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Times Editor Spoofs Murdoch Bid for WSJ

There's funny "ha-ha" - and then there's funny "ouch." The latter would best describe the reaction of Wall Street Journal reporters and editors to a tabloidized version of the paper's fabled front page lampooning a potential Rupert Murdoch ownership.

As you can see, the mock WSJ front page looks like a hybrid of the traditional Journal, with its signature pin dot drawings and bullet point synopses of the news, and a typical Murdoch tabloid strewn with sleazy celebrity gossip headlines, a sensational crime story and flashy lottery ads.

And who, you ask, is responsible for sending the mocked-up painful reminder to folks at the Journal - who have been having something of a collective anxiety attack over the possibility of a Murdoch purchase? An editor at The New York Times, the Journal's main competitor.

Larry Ingrassia, the business editor at The Times, says one of the art directors in his department created the mocked-up WSJ front page "as a lark." Ingrassia thought it such a riot that he ordered up an electronic version and promptly pinged his friends at the Journal, where, incidentally, he worked for years before his paper let The Times steal him away.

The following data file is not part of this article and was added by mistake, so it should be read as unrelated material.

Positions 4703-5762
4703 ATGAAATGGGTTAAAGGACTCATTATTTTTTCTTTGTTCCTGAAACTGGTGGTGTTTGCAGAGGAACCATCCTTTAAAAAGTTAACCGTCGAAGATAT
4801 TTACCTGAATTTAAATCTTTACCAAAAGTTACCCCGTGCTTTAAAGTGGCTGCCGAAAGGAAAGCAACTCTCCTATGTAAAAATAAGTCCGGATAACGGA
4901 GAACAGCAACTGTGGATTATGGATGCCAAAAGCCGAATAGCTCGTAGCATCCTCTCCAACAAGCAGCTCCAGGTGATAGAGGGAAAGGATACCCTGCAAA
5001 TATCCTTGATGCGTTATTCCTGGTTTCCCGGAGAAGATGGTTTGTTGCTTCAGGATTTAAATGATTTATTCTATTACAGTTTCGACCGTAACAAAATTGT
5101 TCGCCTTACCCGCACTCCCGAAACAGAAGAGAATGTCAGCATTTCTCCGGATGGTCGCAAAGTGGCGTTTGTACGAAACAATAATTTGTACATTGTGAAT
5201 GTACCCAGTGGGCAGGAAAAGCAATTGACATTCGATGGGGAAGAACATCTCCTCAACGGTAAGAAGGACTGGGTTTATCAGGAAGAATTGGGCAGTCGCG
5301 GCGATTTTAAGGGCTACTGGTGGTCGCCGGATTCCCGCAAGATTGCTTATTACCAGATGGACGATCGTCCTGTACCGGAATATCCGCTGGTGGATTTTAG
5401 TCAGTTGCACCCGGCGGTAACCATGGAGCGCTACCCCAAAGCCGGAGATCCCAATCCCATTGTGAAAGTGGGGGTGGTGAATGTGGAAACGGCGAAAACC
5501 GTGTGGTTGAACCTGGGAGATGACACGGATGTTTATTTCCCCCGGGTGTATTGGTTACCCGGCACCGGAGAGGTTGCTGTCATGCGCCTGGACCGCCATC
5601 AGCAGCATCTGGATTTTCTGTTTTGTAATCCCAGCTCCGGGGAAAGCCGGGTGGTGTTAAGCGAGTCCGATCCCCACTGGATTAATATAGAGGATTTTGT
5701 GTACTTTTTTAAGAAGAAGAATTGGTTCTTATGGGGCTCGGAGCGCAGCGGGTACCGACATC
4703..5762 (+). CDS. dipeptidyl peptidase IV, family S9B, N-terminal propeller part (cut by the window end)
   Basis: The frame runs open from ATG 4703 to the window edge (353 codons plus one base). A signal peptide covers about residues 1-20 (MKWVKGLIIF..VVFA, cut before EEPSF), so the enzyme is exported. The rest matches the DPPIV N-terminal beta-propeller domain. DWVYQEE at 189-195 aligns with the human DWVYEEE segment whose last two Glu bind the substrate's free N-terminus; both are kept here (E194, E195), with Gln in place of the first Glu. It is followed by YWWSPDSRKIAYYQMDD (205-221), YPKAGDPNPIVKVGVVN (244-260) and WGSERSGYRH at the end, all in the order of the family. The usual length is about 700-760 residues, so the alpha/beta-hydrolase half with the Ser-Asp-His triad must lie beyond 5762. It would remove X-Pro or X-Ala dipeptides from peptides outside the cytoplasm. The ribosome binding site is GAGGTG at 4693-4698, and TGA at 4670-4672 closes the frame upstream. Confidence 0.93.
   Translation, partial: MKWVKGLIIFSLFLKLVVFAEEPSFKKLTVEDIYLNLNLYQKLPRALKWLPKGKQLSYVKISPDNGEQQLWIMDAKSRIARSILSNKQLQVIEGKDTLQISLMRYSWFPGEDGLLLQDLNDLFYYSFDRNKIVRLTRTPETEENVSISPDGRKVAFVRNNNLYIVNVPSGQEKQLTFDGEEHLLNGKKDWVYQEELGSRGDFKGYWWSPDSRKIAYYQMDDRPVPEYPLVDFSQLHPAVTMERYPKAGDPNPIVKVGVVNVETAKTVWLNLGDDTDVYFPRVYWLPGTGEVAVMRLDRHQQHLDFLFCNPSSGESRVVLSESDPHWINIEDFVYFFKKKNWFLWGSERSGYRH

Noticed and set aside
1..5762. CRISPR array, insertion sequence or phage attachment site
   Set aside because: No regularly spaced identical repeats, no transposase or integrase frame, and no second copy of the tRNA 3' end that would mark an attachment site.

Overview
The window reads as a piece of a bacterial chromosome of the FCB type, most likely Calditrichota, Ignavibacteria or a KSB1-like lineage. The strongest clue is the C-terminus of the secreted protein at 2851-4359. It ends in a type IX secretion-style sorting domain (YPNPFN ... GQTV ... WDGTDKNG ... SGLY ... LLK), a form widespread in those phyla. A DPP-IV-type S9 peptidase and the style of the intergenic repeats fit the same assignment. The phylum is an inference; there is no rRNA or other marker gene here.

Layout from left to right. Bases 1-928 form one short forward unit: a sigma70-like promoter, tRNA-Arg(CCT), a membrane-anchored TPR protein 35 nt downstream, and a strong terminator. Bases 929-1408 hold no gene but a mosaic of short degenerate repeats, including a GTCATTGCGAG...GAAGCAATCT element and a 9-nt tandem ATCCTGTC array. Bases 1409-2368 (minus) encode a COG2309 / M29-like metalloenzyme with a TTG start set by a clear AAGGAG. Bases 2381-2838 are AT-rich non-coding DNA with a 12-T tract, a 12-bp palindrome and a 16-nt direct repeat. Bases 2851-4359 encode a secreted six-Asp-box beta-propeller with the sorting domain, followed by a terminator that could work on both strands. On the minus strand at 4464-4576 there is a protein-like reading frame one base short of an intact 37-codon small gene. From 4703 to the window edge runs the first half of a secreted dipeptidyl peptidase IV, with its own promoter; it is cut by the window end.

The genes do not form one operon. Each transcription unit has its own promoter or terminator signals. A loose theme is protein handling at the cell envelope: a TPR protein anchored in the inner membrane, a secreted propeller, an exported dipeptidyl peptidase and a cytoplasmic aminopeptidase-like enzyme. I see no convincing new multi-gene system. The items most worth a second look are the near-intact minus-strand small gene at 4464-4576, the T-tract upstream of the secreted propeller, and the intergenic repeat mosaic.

"It was done as humor," Ingrassia told us, still giggling. "There was nothing nefarious."

And he said he didn't get the sense that anyone at the Journal was offended. Their reaction, he thought, was "what a hoot."

Well, maybe not a full-on hoot. But even if the spoof did have them grasping for the Valium, journalists at the Journal had a few chuckles. (Just a few.)

"Most saw it as a good-natured (and wickedly brilliant) joke," says one senior Journal staffer.

Another senior official for Dow Jones and Co., which owns the Wall Street Journal, said, "We're pleased to know that people at The Times actually have a sense of humor."

The mock front page has has been circulating around newsrooms of the Journal and Dow Jones for about a month now, ever since Murdoch's surprise $5 billion bid for the news organization was disclosed. A spokesman for the company said Dow Jones had "no comment" on the spoofed up front page.

As for Murdoch, he claimed in an interview this week with the Wall Street Journal that he wouldn't change a thing about the WSJ's front page. "The front page is not boring. Absolutely not," Murdoch said, (undoubtedly crossing his fingers!).

By Mary Ann Akers  |  June 7, 2007; 2:30 PM ET
 
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